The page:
The expression “Why don’t you grow a brain” is tossed around sometimes like an insult, but as it turns out, some researchers are trying to do just that. Studying problems like heart disease or cancer is made a bit easier because researchers can look at heart tissue, tumor samples and other body parts to help find causes and develop treatments. Many neurological diseases can only be definitively diagnosed after death, during an autopsy. If more information is to be found about conditions like autism, schizophrenia and Alzheimer’s, a way must be found to actually grow brain tissue from scratch.
In August of 2015, Rene Anand, a researcher at Ohio State University, announced at a military health symposium that he had grown a brain in his lab that included a cortex, midbrain and brain stem and was about as mature as that of a 5 week old fetus. Anand has yet to publish his findings and some in the scientific community doubt that such a feat could be accomplished.
That doesn’t mean it can’t happen though. Many labs are attempting to grow brain tissue that can be used for research into neurological conditions. The process involves creating iPSCs or “Induced pluripotent Stem Cells.” In 2012, John B.
Gurdon and Shinya Yamanaka were awarded the Nobel Prize
for Physiology or Medicine for their work in creating a process that takes mature cells and induces them to revert back to their immature stem cell state. Stem cells have the ability to be manipulated into any form, so they are especially valuable for researchers.
To that end, Dr. Sergiu Pasca, MD, an assistant professor of psychiatry and behavioral sciences at Stanford University, has been working with iPSCs
collected from people with certain brain disorders to create miniature pieces of brain tissue known as organoids that mimic the structure and function of the human brain cortex. These brain organoids can be grown from simple skin cells that contain DNA. In a recent study, Dr. Pasca was able to engineer tiny spheres contain neurons that actually work, synapses that actively fire and even the crucial astrocytes, which are cells that maintain neural functionality.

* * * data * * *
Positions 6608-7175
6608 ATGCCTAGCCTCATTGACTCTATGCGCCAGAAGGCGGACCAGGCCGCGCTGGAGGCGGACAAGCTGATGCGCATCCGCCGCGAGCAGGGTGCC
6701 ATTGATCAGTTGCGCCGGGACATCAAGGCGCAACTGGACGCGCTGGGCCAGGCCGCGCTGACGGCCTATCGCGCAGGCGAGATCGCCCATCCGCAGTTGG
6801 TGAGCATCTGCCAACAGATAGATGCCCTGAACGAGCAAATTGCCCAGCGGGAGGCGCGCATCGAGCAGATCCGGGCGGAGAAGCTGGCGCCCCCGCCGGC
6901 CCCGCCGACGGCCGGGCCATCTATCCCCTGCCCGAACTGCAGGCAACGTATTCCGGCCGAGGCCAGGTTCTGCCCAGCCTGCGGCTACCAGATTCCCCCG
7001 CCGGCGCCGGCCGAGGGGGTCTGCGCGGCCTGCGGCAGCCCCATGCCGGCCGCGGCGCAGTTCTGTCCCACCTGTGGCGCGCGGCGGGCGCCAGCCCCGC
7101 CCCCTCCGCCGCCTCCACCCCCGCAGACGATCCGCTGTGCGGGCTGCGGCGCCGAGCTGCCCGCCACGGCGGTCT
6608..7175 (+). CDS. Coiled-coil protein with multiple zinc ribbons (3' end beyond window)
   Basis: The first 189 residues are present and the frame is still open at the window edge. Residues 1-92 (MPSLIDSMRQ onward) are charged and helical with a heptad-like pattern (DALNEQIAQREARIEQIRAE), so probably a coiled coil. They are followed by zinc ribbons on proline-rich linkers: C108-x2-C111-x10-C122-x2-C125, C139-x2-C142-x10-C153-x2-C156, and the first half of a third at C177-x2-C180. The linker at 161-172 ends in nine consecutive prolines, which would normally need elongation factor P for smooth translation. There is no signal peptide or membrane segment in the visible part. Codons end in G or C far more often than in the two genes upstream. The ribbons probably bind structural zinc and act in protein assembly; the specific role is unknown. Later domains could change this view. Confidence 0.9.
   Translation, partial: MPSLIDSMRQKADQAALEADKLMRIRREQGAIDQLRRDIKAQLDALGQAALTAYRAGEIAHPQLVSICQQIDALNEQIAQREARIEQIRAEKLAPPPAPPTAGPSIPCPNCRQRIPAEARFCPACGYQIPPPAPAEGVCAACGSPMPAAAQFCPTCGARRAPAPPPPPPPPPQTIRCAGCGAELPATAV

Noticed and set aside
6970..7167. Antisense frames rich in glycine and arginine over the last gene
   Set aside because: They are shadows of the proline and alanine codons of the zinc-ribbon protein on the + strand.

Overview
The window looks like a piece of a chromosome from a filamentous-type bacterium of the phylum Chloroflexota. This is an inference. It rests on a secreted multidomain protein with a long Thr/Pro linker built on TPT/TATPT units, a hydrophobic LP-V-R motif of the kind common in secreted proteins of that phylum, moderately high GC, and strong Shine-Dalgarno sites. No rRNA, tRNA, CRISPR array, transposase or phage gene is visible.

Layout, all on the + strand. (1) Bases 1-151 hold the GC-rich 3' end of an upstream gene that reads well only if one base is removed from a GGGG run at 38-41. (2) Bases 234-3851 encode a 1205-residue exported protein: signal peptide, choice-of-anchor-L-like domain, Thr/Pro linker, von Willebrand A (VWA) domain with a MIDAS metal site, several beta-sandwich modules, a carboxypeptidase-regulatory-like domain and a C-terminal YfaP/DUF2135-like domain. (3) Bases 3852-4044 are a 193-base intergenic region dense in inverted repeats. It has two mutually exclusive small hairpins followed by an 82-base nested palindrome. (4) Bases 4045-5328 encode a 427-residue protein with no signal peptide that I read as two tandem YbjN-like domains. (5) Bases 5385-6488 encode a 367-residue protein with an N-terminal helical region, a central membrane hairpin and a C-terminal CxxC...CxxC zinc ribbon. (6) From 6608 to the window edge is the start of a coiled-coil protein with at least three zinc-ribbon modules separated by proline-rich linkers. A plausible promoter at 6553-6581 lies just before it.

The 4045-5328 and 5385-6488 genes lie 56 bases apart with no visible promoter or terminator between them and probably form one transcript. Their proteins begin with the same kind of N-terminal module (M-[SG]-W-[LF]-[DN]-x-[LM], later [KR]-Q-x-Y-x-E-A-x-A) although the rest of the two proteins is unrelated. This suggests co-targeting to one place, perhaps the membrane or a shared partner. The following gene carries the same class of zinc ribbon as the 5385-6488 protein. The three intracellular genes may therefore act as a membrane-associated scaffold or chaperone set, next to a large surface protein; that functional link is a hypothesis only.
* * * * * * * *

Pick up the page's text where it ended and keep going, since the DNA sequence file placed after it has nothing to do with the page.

These lab created parts are also able to express genes in design and order similar to what happens in a fetal brain up through the midpoint of gestation. Since it’s the cerebral cortex of the brain that is most important in the development of schizophrenia and autism (two of Pasca’s study areas) his lab has concentrated on creating cells that function like that region of the brain. In a press release about his work
Dr. Pasca said, “One of the major problems in understanding mental disorders is that we can’t directly access the human brain. These spheroids closely resemble the three-dimensional architecture of the cortex and have gene-expression patterns that mimic those in a developing fetal brain.”
Dr. Pasca and his team chose this area of study because there was of the lack of a good model system to study human brain development and function. MRI studies, especially those that are functional, can show a somewhat large picture of brain activity and autopsy studies can reveal brain structure, but there is currently no efficient way to see the activity happening in the neural networks of the brain. The team at Stanford hopes that if they can create brain tissue in the lab and watch it develop, the causes of many neurological conditions can be found and hopefully treated. Check out the video below to see more about the work of creating brain organoids.